Arlene says: My recent experience was a very pleasant surprise at the Stampeder's ladies event, It's A Snap! It was my first experience at the event and a lot of fun. They advertised appetizers and wine and there was lots to choose from. Now I could comment on the wine being a bit of a critic, but it was likely fine considering the venue. The food choices were excellent! There were roasted vegetables, fresh veggies and dip, smaller rolls or wraps and fruit. while you could have made some not so healthy choices there was ample opportunity to Stop Lying and choose wisely. Reality is, there are an increasing number of good choices in restaurants and coffee shops now, healthier choices. But in the moment it can still be difficult to make wise decisions. what may work? Plan ahead, as Deborah said, go online and make your choices ahead or use those Implementation Intentions (see Stop Lying) and set yourself up to succeed.

Saturday, May 12, 2012

What motivates you?

Deborah says: Just read an interesting blog about someone who has gained weight. This person said it was because she didn’t have any motivating factors in her life right now. Hmmm. Let’s discuss. I think this goes back to why are you losing weight. I think the truth is, to be successful you have to rethink/reframe things. It’s not really just about losing weight, it’s about changing your lifestyle. Losing weight and dieting are finite things. They have an end point. Lifestyle doesn’t really have that end. Well technically it does but I’m not ready to think about that yet! So if you are “losing weight” by training for a marathon - well that’s great and that’s good motivation for sure. But then what are you going to do the day after the marathon? Other than take Advil and ice baths? I’m changing my lifestyle. I’m working toward being that fit and active person that I admire. The one that doesn’t sit around watching TV unless it’s date night. I want to be that person that is out and doing things with everyone … or anyone … and I never want to say no because I am too big to fit somewhere or I’m too heavy for something or I can’t climb/run/walk that far. I want to be included in things. I want to hike mountains, swim oceans, see the world, carry a backpack (but stay in a Hilton please). I want to camp and be able to out-run those damned bears (or at least not be the slowest runner … otherwise know as “dinner”). And that, my friends, is a goal without end. Fitness and health are something we do every day. I need to breathe deep, make my heart race, stretch and strengthen my muscles and feed myself good fuel until the day I die. So what are my motivating factors? Like Tevye says, in Fiddler on the Roof: To Life! Arlene says: It’s the internal rewards that keep us motivated. Feeling stronger or feeling the sense of accomplishment when we can do something makes us want to do it again. External rewards can help us initiate goals, but we need to feel a difference to keep going in the long run. What we don’t do enough is savour the good feelings. We don’t pay enough attention to what leads to the good feelings and what it feels like in our body/minds. I get asked a lot, “Why is it so easy to focus on the negative?” I think one reason is practice, it becomes a habit. Considering our society’s attitude to over-weight and obese, there’s a lot of reinforcement of negative self-statements and judgments too. So remember to savour the good feelings and what you did in the moment to create them.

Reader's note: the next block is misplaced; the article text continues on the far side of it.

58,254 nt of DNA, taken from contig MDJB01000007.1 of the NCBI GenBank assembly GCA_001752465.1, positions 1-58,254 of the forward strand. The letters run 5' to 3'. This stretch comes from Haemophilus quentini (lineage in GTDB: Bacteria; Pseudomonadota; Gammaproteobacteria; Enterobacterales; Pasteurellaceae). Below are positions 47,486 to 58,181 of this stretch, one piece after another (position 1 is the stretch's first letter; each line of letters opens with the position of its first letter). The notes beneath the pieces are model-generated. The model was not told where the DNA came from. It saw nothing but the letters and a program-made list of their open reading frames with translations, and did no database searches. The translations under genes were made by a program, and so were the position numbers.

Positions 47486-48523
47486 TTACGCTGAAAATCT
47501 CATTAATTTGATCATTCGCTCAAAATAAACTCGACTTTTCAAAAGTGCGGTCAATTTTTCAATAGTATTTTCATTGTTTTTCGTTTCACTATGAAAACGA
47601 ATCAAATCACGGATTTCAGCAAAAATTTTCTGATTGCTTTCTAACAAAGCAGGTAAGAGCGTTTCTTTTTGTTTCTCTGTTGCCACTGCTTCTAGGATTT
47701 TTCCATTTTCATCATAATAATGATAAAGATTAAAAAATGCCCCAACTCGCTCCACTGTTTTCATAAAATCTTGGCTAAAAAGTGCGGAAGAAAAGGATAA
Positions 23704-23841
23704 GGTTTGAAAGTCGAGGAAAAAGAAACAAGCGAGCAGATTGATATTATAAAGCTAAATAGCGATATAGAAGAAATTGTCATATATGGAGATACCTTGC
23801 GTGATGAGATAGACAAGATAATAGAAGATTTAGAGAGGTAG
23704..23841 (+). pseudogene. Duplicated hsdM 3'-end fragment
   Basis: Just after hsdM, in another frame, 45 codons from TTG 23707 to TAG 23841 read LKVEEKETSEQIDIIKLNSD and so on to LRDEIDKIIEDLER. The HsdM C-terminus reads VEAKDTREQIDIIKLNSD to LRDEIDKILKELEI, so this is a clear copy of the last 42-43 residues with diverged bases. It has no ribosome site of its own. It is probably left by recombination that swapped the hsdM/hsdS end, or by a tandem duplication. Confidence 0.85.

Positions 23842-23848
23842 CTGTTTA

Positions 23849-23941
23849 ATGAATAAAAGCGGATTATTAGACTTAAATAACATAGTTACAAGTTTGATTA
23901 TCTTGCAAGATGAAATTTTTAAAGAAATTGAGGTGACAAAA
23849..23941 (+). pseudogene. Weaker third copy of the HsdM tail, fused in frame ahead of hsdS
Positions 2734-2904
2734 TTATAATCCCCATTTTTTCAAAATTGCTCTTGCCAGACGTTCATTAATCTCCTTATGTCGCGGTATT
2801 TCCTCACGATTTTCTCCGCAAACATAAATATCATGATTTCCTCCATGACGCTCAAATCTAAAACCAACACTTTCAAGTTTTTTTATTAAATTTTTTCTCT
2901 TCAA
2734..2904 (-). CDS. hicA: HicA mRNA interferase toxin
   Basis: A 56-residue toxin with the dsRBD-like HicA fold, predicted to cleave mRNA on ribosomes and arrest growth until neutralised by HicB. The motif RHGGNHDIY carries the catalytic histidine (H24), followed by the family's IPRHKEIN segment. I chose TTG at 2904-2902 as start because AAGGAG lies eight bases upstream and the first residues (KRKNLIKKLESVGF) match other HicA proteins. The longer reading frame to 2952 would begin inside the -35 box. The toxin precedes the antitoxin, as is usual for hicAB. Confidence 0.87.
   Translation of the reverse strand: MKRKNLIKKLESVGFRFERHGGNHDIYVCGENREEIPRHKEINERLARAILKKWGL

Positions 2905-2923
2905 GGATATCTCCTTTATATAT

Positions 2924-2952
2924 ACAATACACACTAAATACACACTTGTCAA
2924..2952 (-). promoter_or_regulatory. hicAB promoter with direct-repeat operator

Sunday, April 22, 2012

What do you do when it's all falling apart?